In-depth introduction to recent developments in social theory, with particular emphasis on the last twenty years. Focus on three distinct areas of study: the building blocks and contrasting understandings of human persons and social action; the competing theories of the social structure of markets, institutions, cultures, social fields, and actor-networks; and the theoretical controversies concerning nations, states and empires, ethnic and racial identity, and the relation between facts and values in social research. Authors include Judith Butler, Michel Foucault, Jurgen Habermas, Pierre Bourdieu and Bruno Latour. None. Though “Foundations of Modern Social Theory” or equivalent is strongly recommended.  SO


Courses in Sociological Methods

 

* SOCY 160a, Methods of Inquiry Matthew Mahler

The theory and practice of social inquiry. How social scientists—and aspiring social scientists—actually do their work, including designing research, sampling and measuring, and interpreting results. Examination of thesis proposal writing; ethical quandaries involved in social research. No background in social research assumed.  SO
MW 11:35am-12:50pm

* SOCY 162a, Methods in Quantitative Sociology Lloyd Grieger

Introduction to methods in quantitative sociological research. Topics include: data description; graphical approaches; elementary probability theory; bivariate and multivariate linear regression; regression diagnostics. Students use Stata for hands-on data analysis.  QRSO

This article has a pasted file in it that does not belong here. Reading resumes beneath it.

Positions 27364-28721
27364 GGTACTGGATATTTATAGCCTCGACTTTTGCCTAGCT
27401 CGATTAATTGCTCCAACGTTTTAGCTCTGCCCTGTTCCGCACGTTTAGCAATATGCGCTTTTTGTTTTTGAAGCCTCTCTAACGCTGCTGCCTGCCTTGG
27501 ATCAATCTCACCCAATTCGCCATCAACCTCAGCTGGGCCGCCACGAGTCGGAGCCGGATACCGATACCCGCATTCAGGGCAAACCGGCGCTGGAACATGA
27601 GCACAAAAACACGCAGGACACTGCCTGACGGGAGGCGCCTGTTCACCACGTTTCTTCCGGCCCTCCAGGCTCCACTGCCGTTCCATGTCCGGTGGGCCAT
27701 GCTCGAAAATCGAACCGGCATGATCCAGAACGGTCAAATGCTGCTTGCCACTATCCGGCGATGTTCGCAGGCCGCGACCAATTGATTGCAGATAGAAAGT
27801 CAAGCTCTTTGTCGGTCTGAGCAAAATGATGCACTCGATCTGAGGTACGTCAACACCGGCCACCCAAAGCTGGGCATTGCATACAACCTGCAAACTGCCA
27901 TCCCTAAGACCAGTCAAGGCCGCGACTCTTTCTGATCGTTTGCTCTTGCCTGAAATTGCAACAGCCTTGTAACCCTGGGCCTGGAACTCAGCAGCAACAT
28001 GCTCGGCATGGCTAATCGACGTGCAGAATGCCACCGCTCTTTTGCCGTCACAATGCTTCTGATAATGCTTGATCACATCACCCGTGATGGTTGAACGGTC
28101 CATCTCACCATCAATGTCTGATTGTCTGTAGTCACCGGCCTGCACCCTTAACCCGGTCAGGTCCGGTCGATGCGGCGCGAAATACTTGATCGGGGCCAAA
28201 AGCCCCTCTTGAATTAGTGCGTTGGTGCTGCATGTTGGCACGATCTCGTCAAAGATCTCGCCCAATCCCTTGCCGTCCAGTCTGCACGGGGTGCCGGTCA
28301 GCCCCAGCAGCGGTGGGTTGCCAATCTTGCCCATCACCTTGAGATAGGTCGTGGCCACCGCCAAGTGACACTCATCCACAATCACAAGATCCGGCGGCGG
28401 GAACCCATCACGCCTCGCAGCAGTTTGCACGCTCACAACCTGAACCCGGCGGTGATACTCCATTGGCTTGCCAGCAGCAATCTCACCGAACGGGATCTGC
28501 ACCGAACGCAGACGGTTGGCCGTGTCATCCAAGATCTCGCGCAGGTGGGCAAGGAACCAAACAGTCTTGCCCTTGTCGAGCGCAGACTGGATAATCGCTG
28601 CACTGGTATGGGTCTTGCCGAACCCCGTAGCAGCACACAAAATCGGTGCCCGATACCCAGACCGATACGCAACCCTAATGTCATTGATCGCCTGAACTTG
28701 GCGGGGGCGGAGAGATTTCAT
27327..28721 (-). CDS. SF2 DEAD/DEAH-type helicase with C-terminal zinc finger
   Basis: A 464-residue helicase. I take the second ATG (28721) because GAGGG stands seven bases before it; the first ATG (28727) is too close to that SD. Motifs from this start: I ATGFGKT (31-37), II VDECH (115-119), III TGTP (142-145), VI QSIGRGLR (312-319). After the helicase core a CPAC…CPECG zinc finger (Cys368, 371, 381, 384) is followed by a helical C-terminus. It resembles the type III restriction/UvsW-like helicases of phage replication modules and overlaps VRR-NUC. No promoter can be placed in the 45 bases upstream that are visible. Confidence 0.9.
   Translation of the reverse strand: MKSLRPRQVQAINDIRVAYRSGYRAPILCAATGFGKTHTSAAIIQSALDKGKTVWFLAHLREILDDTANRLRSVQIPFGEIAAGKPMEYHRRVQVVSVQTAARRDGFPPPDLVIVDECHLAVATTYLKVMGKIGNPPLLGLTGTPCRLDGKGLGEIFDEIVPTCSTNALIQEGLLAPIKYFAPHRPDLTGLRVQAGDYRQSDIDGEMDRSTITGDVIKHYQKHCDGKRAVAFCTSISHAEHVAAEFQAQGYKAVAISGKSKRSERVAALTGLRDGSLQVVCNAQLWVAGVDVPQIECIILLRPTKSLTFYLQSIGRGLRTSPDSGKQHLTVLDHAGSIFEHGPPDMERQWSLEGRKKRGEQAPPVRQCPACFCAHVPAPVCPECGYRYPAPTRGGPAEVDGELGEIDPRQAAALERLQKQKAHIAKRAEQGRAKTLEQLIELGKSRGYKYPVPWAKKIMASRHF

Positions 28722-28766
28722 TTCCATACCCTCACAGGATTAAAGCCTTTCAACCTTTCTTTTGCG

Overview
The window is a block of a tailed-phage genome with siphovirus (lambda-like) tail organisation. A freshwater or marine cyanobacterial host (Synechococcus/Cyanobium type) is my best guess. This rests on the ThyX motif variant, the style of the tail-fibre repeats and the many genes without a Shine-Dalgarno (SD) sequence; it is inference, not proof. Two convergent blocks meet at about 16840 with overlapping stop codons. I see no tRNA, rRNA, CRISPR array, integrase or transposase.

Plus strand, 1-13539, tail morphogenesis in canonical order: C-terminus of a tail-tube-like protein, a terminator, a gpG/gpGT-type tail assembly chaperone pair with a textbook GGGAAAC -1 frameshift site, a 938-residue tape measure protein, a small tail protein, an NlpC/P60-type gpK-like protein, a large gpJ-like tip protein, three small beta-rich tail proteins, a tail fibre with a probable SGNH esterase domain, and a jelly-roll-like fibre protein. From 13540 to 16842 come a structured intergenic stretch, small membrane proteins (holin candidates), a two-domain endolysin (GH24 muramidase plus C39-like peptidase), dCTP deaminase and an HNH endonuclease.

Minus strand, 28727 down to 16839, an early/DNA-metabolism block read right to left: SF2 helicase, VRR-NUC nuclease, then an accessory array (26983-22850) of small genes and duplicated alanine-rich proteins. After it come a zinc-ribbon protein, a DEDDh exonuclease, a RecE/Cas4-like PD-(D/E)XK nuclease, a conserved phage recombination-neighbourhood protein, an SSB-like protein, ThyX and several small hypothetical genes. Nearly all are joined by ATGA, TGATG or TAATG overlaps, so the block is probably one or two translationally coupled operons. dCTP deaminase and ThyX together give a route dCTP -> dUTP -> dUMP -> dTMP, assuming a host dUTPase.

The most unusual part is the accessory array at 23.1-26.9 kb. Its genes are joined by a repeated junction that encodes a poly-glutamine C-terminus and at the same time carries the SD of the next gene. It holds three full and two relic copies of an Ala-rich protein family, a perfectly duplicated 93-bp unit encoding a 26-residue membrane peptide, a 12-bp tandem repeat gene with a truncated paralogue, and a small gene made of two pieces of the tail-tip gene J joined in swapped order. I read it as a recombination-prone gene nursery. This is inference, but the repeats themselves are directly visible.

T 1:30pm-3:20pm

SOCY 167a, Social Networks and Society Andrew Papachristos

Introduction to the theory and practice of social network analysis. The role of social networks in contemporary society; basic properties of network measures, matrices, and statistics. Theoretical concepts such as centrality and power, cohesion and community, structural holes, duality of persons and groups, small worlds, and diffusion and contagion. Use of social structural, dynamic, and statistical approaches, as well as network analysis software. No background in statistics required.  SO
TTh 9am-10:15am

* SOCY 169b, Visual Sociology Philip Smith

Introduction to themes and methods in visual sociology. The role and use of visual information in social life, including images, objects, settings, and human interactions. Ethnographic photography, the study of media images, maps and diagrams, observation and coding of public settings, unobtrusive measures, and the use of internet resources.  SO